If we apply a pyramid scheme to our team, we get much fewer gaps and more opportunities for real collaboration within the team. What’s the alternative?
Delegate tasks on topics that someone knows better than me, sit back and hope it works?
Of course, teams are essential for UX because having different perspectives allows you to shape the best ideas. But these teams cannot be the current scattered, groups of narrowly qualified specialists who basically do nothing but talk at meetings.
Design comes from a combination of thinking, testing and good … design.
And then you need to think a little more.
Let’s ditch UX altogether. Let’s simplify. Let’s just call it design. Or digital design. ???
Each team member must understand how to design a product interface. They also need to understand how to conduct user testing, create the right scripts, and present business decisions in the least “annoying” way.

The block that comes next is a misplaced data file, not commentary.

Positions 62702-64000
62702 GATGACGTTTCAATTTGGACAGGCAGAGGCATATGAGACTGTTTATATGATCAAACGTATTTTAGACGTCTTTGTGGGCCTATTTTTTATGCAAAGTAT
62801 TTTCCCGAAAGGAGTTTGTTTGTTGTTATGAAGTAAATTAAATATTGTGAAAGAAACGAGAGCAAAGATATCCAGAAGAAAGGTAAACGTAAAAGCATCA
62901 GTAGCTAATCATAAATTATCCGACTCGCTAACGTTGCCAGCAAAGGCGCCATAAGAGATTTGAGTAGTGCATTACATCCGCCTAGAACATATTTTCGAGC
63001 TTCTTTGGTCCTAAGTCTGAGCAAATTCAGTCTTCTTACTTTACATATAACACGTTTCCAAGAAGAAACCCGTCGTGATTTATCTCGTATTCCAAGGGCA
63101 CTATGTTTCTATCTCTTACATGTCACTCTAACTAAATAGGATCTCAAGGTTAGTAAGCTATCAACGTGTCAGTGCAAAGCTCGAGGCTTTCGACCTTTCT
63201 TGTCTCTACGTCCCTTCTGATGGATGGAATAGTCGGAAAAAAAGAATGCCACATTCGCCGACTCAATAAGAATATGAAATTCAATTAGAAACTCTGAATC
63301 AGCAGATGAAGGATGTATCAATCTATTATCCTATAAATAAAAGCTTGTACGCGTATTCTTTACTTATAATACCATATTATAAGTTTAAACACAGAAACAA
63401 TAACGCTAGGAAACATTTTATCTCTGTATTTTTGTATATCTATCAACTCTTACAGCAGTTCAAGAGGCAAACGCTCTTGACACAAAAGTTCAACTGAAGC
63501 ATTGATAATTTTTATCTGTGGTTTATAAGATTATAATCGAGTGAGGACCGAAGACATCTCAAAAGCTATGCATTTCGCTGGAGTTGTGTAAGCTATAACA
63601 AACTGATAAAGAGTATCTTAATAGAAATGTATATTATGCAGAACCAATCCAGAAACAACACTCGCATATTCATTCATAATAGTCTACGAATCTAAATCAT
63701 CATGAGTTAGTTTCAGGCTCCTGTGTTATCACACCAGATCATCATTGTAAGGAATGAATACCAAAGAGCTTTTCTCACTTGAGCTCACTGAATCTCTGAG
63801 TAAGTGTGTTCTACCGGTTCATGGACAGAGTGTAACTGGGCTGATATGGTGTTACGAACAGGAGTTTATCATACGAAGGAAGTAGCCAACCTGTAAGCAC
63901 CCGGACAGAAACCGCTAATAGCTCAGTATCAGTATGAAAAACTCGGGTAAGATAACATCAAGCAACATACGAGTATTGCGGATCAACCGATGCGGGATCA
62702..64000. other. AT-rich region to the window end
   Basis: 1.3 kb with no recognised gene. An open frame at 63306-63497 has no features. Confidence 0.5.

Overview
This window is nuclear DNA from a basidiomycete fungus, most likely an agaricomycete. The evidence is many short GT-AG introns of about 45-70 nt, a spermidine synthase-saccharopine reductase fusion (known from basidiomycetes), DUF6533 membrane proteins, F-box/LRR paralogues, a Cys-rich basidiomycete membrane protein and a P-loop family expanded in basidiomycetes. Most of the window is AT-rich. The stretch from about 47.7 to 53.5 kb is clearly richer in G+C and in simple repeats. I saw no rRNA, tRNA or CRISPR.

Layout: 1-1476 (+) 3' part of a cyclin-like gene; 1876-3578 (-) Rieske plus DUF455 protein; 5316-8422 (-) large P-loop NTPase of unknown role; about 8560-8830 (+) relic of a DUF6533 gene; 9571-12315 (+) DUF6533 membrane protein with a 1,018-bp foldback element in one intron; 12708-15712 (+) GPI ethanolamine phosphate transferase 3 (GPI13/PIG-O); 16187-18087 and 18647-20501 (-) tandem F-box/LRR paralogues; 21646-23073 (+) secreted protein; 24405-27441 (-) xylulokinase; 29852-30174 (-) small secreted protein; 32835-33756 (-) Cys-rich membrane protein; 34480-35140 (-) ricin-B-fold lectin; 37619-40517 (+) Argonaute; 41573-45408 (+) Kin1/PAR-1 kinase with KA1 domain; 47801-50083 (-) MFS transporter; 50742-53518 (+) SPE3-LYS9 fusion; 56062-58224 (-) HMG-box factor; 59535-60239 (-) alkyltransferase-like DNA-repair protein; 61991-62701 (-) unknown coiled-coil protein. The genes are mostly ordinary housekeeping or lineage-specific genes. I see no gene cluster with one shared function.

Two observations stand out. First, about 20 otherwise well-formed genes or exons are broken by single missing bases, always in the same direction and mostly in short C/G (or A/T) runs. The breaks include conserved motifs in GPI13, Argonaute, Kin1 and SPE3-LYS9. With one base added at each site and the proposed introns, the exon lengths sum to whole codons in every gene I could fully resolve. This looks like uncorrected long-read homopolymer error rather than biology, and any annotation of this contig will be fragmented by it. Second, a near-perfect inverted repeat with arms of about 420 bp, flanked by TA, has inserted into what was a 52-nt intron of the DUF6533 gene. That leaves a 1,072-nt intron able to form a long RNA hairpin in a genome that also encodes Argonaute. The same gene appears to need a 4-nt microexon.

Last but not least, the team should be as close to the product as possible. She must actively use the product and be aware of its shortcomings firsthand. UX designers should also be users
Which, of course, is much easier for small organizations than for large multi-tier corporations. They do great things for people because they are driven by the desire to make a quality product. Corporations are driven by something completely different.
Our goal should not be to sit in conference rooms and discuss the latest statistics. From the outset, the goal should be to create great products.
If all the research and meetings resulted in a mediocre product, then there is definitely something wrong with this process.
Do you agree? ?